iFixit isn’t the only one tearing down the new iPad into bits and pieces of hardware. So is Chipworks. In this latest tear down, they gave us a few details which the iFixit team missed – a larger A5X chip and a confirmation that it was made by Samsung. The experts behind Chipworks say it is 35% larger than the A5 chip to accommodate the new quad-core GPU, which according to Phil Schiller of Apple offers 4 times better graphics performance than Tegra 3. Laptop Mag tested the two processors against each other to validate Apple’s claims.
Laptop Mag used a benchmarking software to measure the performance of the new iPad and its A5X processor in comparison to Asus Transformer Prime and its Tegra 3 chip. To avoid discrepancies in the results, they used a benchmarking tool that was available for both iOS and Android platforms. The software compares their Open GL 3D performance which basically translates to the “graphics performance” that Schiller was talking about in his keynote. Laptop Mag even went as far as comparing the two processors’ overall performance, which is unfair on the part of A5X since it’s a dual-core processor.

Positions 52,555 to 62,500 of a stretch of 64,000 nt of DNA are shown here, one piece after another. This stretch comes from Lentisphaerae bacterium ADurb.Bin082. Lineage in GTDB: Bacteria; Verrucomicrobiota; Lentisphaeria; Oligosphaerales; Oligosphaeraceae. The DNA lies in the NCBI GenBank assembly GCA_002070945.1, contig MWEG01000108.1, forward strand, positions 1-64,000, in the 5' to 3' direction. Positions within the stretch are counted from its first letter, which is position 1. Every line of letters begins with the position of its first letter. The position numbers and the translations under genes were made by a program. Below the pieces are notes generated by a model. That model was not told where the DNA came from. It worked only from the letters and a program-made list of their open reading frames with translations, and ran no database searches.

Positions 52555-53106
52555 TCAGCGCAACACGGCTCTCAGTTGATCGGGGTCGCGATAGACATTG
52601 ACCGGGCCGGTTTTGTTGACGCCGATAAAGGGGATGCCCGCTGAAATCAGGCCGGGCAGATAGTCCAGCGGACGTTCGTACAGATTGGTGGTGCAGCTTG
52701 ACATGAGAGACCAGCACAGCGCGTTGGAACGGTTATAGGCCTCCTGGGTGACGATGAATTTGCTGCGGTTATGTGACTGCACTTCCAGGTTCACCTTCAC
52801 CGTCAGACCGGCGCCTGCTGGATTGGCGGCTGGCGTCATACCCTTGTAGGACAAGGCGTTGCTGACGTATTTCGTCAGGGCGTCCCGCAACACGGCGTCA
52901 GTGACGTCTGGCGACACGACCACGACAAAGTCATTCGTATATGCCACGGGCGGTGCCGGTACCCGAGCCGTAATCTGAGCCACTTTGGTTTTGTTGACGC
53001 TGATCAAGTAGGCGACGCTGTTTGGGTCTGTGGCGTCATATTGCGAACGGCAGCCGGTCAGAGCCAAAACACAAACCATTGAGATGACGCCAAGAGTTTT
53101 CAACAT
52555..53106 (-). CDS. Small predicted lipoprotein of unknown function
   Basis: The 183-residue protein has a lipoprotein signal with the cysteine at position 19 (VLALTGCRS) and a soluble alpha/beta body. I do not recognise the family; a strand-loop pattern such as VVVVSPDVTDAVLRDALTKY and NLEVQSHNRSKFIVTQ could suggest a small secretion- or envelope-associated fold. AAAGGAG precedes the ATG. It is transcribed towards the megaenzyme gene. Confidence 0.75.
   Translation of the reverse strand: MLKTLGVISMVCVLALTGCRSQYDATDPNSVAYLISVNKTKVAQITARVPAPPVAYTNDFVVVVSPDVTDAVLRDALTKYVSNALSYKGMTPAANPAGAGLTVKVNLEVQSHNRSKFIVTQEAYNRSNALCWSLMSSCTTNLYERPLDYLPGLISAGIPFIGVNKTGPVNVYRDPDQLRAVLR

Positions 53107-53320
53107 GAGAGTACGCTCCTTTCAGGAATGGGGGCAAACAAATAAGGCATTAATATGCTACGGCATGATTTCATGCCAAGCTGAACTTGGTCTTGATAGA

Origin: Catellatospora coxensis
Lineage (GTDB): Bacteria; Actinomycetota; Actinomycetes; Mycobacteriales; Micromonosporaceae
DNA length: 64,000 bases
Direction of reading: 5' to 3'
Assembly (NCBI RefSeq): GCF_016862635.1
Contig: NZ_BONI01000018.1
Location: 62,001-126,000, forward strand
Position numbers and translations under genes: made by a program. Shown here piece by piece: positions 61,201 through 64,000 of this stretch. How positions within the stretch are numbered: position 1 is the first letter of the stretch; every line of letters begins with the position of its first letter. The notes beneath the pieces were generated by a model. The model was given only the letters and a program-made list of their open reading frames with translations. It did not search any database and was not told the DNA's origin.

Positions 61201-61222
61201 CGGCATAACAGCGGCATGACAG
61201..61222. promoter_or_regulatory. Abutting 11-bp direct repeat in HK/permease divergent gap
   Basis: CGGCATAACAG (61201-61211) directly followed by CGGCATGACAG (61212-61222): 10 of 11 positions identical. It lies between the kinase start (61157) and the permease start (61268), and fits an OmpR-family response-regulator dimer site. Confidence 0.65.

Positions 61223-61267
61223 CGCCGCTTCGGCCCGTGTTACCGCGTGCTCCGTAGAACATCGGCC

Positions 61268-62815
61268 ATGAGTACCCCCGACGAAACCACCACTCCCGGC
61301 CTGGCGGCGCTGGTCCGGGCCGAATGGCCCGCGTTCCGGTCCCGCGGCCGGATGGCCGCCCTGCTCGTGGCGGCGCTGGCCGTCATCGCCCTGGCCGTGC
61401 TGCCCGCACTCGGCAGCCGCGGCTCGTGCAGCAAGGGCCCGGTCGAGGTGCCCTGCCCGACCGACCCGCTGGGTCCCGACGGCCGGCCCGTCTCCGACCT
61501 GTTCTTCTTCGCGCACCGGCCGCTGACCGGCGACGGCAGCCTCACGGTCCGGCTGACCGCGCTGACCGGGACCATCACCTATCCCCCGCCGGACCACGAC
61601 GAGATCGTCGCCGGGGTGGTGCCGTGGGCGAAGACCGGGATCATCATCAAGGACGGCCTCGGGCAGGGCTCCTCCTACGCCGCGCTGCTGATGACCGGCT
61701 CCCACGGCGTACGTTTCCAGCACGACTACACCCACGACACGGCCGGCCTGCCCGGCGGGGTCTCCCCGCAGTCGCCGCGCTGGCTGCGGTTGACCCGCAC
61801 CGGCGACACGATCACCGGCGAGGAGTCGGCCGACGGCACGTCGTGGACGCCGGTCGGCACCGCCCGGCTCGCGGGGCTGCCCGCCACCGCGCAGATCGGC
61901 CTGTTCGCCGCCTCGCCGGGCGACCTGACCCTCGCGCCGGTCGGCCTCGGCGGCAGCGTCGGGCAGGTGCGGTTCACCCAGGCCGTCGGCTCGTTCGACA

During the graphically intense phase of the benchmarking test, A5X beats Tegra 3 as it offers twice as many frames per second. What this means is that you get smoother 3D graphics with the new iPad than with Asus Transformer Prime. This test proves that A5X does offer a better graphics performance than Tegra 3 except that it’s just two times faster, not four times. The A5X also scores better in read and write speeds, another surprising find by the folks at Laptop Mag. All other performance tests prove that Tegra 3 is still the better contender. Among those tested were their gaming, integer and floating point, and memory performances.
The real shocking development here is that there’s some truth to Paul Schiller’s claim. A5X does offer better graphics performance except that it’s only twice as much and not four times as he said. It’s also interesting to know that A5X is quicker at writing and reading data on memory, taking into consideration that it’s a dual-core CPU pitted against the quad-core Tegra 3. But all other results showing Tegra 3 as the better processor was unnecessary since there’s no contest between the two. In terms of overall performance, it would’ve been more interesting to see the new iPad tested against dual-core tablets from the Android family.